Rogue bug: A DevOps Story

typing`$ git push heroku master` for the first time makes you feel like a DevOps Ninja


The DevOps methodology covers a wide variety of Agile software development and operations practices. On a basic level, it involves constantly deploying code when new features are available to multiple environments and servers, all while taking care to manage source control of an application or a set of applications and services.

For a more in depth guide about DevOps, check out:

My Experience

I assumed my first DevOps role while I was a student in my fourth module at the Turing School of Software and Design. My group and I were tasked with improving a live Turing enrollment application that communicates with another service for authentication. The app was written in Rails, was deployed in production on Heroku, and had a domain name.

Being students, we had limited access to the private repo code and to the production environment on Heroku. Therefore we had to create a staging environment that would essentially act as our “production” code, and when that code was approved, it could get merged into the active production application.

Some functionality regarding private information like payment and credit card processing had to be stripped out for staging; the database also had to be scrubbed so that our staging environment did not have access to sensitive production data. Thanks to the well-written Heroku docs we didn’t have too much trouble creating two new apps with domains and deploying them to “production” environments with “staging” in the app name. The problem was that once they were up, the apps did not communicate in the same way they did locally in development. We were experiencing redirects even though we were certain that we had all the information we needed to authorize the app, verified by testing, investigating params and following the Heroku logs.

This whole process took a week and a half to resolve, and was the source of significant frustration for my pair and I; we were used to debugging code and working with frameworks that have verbose errors, not this mystical land of Dev and Ops.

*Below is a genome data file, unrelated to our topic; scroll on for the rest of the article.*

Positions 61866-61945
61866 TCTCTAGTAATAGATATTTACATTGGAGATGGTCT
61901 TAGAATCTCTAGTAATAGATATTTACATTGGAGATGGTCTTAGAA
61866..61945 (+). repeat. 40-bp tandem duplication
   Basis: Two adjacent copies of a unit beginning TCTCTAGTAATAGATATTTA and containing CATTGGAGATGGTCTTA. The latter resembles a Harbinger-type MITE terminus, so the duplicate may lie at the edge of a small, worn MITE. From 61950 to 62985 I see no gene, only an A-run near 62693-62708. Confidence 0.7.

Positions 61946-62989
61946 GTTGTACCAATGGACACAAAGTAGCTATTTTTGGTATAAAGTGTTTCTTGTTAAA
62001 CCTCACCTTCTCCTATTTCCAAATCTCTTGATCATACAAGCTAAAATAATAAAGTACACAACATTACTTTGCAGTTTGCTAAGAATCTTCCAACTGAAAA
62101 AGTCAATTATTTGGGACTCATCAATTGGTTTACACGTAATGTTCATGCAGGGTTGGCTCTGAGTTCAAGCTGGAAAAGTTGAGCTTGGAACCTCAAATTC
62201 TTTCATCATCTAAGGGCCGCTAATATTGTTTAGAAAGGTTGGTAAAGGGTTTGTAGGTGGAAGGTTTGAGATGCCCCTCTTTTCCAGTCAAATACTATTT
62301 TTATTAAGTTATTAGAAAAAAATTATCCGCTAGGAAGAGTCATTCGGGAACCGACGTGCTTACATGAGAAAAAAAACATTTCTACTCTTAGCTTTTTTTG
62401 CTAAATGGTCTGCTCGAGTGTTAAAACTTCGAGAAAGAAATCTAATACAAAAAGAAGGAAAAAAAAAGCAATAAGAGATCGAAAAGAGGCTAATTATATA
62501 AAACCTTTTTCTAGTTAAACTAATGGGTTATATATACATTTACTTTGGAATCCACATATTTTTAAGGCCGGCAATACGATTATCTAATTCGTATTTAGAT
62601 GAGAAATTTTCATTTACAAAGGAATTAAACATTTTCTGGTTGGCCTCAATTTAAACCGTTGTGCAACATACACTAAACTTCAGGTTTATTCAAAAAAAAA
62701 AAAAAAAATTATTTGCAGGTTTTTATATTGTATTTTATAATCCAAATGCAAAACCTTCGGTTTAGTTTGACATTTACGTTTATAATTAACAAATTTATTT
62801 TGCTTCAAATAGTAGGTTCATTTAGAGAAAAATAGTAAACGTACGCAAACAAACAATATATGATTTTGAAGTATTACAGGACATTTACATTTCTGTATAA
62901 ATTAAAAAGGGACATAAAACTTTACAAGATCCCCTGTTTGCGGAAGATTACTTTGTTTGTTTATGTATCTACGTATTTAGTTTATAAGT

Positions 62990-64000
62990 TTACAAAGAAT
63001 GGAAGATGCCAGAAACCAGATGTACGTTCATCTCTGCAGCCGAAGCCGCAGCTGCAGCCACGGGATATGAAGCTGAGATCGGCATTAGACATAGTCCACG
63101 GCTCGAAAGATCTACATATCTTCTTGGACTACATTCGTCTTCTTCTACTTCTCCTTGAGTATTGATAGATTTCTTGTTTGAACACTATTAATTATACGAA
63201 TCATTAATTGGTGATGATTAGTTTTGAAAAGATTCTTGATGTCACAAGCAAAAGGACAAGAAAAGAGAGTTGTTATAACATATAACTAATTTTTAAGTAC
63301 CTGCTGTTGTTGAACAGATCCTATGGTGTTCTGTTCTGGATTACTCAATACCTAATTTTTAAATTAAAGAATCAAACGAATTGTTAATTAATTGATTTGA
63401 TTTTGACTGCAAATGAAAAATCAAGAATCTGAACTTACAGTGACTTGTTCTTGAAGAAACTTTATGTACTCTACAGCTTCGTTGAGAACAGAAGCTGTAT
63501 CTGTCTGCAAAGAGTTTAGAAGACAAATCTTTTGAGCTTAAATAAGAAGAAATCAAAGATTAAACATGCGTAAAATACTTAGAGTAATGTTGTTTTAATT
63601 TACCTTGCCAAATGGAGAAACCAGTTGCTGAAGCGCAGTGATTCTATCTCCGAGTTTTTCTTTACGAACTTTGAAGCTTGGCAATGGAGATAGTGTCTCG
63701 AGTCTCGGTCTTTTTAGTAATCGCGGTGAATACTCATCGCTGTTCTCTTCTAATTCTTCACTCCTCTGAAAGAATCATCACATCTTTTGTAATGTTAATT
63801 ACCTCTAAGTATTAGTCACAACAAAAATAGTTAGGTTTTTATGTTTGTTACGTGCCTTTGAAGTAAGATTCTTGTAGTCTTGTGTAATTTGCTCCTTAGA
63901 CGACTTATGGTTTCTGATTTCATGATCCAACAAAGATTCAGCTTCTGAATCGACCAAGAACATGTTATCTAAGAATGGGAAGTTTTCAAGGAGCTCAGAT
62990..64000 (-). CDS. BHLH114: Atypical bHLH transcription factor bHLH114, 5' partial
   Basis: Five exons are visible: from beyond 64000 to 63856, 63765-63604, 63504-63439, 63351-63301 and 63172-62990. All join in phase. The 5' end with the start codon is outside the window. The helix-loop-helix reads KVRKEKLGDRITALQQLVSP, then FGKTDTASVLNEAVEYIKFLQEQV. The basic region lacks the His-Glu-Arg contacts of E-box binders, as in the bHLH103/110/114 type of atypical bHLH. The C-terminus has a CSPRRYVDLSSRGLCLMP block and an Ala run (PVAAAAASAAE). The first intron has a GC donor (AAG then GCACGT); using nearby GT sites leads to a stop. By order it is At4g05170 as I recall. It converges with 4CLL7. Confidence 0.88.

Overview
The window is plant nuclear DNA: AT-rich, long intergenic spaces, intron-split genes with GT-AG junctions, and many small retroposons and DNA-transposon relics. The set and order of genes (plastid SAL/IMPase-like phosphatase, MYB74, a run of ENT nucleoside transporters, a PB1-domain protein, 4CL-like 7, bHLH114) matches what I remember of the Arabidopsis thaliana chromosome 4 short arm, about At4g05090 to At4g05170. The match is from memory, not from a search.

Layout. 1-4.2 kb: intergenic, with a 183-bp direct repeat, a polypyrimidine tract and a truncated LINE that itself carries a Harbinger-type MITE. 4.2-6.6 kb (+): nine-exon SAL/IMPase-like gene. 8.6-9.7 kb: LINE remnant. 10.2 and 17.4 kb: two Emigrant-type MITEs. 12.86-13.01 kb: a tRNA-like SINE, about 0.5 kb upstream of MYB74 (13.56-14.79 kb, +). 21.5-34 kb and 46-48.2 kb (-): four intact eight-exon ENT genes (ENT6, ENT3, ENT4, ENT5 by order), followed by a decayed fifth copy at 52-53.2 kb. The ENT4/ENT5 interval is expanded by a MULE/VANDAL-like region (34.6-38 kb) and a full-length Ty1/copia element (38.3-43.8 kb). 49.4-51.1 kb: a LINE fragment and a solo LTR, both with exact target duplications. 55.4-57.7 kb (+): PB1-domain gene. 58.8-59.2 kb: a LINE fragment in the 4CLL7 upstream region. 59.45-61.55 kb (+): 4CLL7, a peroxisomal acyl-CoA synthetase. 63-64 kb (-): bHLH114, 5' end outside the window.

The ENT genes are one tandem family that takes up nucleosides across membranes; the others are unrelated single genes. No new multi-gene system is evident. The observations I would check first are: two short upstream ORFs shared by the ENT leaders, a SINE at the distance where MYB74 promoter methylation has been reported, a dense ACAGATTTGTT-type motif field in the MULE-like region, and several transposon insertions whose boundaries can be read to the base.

Working on a “brownfield” project

This project also marked my first time working on a true “brownfield”, or pre-existing, codebase. The repo had many contributors, services, and custom gems with limited documentation. We had to dig into the codebase and understand as much as we could before being able to implement new features.

The first task was fixing the test suite, which had a number of failures to track down. This type of work on a brownfield project is generally enjoyable, and was for us; we solved most tests in a day or two and got to understand many parts of the app. We also discovered some areas of the app that we were unsure about how they worked. One such area was a custom Ruby gem that fetched data from the authentication service for the enrollment app. The gem stored user data in a session cookie in the browser and used that for authorization on the main app.

The Bug

We assumed that this gem was the root of all of our problems; it was difficult to follow, and was the culprit of most issues in the test suite. We even ended up replacing most of its logic with our own service, but it was not the true source of our communications issue between apps.

As it turns out, applications in the domain are prevented from setting cookies for *

Both of our staging apps had domains and thus cookies on one could not be set by the other. In development, the app worked because there was nothing regulating the session cookies. The active production app was also in the clear, it was on the domain. The fix was simple, we set a custom domain name for the apps and suddenly they worked as expected!

What I Learned

I already didn’t know much about DevOps, but I learned that there is even more about DevOps that I didn’t know than I thought. Errors and complications can arise easily when doing this kind of work because of the integration of many different technologies and applications into one system. The more points of potential failure, the more failure you should expect. These failures can be frustrating, but the wins are worth it.

Some Tips for newbies

  • Use the Heroku docs for configuration and deployment, very well written and maintained
  • Use the Heroku logs for debugging, this grants you insight into what is going on between your app and the server
  • Take advantage of Heroku CLI Toolbelt commands like heroku config to check and confirm environment variables in your app
  • Use the Figaro gem to protect your secret keys when deploying to git and heroku